By: Julie Beem
It’s nearly Mother’s Day. And thanks to retailers, schools, churches, we hear the message of “celebrating your mom” broadcasted from the rooftops. In a normal world, this would be a great thing. Motherhood is truly one of the highest callings. But what about children for whom their first relationship with a mother didn’t go well, didn’t last, produced trauma?
What we know about early childhood trauma is that it changes children’s brains, and causes dysregulation that our children truly “can’t” control. This dysregulation (chaos) actually feels “normal” to them, especially when they ‘re triggered. And Mother’s Day (the day to celebrate the loving relationship you have with your mother) is a HUGE trigger for many traumatized children.
Then, there are our expectations as Moms. I mean, seriously folks…if you sacrifice all year long for a child who struggles to accept your love, the least you deserve is one day all about you. True – it only seems fair. Except it’s not possible. Many of our kiddos can’t do it – they just can’t.
Moms of traumatized children report that their children ignore the day, rage, or sabotage plans. Some of them break the Mother’s Day project they made at school. Others volunteer to participate in special programs at church or school, but are totally disrespectful to mom in private.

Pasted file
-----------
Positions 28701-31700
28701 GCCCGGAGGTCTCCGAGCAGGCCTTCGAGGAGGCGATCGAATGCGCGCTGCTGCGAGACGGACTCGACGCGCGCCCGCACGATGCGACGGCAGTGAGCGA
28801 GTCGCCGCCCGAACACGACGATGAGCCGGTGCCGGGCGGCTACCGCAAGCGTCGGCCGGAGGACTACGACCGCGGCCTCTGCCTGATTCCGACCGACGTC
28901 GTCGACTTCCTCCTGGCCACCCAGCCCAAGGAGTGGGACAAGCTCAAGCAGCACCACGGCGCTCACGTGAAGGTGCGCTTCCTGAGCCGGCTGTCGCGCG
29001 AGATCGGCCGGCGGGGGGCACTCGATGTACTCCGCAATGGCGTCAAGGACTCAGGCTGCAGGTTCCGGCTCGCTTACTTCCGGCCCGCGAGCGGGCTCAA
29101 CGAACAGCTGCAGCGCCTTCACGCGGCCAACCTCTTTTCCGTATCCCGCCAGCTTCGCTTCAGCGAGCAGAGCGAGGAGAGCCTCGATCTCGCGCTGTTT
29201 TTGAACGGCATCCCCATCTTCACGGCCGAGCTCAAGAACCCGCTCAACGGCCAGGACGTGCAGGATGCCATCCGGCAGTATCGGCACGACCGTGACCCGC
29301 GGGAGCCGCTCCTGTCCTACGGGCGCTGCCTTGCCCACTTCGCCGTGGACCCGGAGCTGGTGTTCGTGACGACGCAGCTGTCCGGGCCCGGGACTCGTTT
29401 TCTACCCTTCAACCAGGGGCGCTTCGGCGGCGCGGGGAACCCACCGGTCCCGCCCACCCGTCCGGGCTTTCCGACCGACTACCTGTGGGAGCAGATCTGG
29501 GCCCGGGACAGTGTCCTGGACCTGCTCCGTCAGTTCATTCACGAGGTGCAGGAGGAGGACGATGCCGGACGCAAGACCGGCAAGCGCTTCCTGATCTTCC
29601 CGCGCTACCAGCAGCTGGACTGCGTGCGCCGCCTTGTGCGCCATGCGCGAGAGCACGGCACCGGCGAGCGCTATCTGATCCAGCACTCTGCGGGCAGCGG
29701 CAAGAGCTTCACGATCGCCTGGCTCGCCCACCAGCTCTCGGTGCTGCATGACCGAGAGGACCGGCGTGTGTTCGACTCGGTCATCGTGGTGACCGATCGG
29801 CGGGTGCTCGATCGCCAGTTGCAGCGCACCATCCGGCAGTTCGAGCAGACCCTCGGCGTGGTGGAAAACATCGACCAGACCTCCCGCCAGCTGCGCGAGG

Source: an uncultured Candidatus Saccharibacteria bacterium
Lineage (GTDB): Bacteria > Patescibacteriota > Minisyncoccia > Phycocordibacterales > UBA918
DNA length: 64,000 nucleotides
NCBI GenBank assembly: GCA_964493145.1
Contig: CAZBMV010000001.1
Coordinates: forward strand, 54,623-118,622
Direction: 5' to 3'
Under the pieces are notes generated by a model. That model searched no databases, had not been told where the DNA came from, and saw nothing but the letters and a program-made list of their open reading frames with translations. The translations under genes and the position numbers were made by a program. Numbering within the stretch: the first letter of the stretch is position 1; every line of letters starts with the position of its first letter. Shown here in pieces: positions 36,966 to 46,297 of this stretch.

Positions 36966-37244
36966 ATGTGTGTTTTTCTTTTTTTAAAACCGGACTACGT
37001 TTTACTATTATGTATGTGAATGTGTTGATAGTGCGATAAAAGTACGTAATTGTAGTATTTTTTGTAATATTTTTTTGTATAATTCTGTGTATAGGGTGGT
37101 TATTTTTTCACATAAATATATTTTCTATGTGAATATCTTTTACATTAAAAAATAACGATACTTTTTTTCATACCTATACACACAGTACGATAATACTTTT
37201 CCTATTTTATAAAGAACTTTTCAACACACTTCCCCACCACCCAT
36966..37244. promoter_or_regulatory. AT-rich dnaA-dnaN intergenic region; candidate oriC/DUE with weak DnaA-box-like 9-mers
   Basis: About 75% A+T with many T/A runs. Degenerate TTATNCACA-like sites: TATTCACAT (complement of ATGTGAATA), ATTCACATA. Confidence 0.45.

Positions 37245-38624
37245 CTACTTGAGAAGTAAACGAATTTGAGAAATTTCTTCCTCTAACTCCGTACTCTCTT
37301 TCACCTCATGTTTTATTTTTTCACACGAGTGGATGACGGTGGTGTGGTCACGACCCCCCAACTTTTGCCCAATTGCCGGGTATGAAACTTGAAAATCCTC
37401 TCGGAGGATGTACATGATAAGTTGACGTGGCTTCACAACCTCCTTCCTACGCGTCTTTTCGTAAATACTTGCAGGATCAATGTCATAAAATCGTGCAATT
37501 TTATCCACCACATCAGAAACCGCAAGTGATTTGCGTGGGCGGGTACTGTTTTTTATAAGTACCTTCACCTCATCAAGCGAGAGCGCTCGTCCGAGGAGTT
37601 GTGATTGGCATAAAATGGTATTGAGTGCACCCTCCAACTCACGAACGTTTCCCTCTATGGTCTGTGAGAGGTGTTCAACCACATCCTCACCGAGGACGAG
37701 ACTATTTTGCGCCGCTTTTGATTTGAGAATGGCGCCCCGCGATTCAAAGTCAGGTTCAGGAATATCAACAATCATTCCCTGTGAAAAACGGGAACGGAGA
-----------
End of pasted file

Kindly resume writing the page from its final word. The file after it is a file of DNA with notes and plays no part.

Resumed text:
Usually Mother’s Day is about celebrating all the mothers in your family, which may include time spent with your mother or mother-in-law, sisters or other extended family. Again, dysregulation abounds and so does your family’s potential misunderstanding of what’s going on.
So what can be done? Well, therapeutic moms recognize how triggering this day is for their child. They also realize that the only thing we moms can control is our own response. My advice to you as a mom is to adjust your own expectations and create a day that is less triggering, less focused on the holiday, and more focused on what is right for your family and you.
At my house, we don’t celebrate Mother’s Day in any traditional way. My daughter doesn’t go to church that day (although she usually attends every Sunday). The focus on Motherhood is too much for her to handle. The last couple Mother’s Days have been our easiest, because I’ve convinced our family to ignore the holiday. Generally the other children will take me out for brunch or even just a quick snack. Last year, after lunch with my other kids, hubby and daughter met us and we watched The Avengers – something we all wanted to do as a family. No mention of Mother’s Day or that the family movie was a gift to me. But it was…a gift of peaceful, harmonious family fun.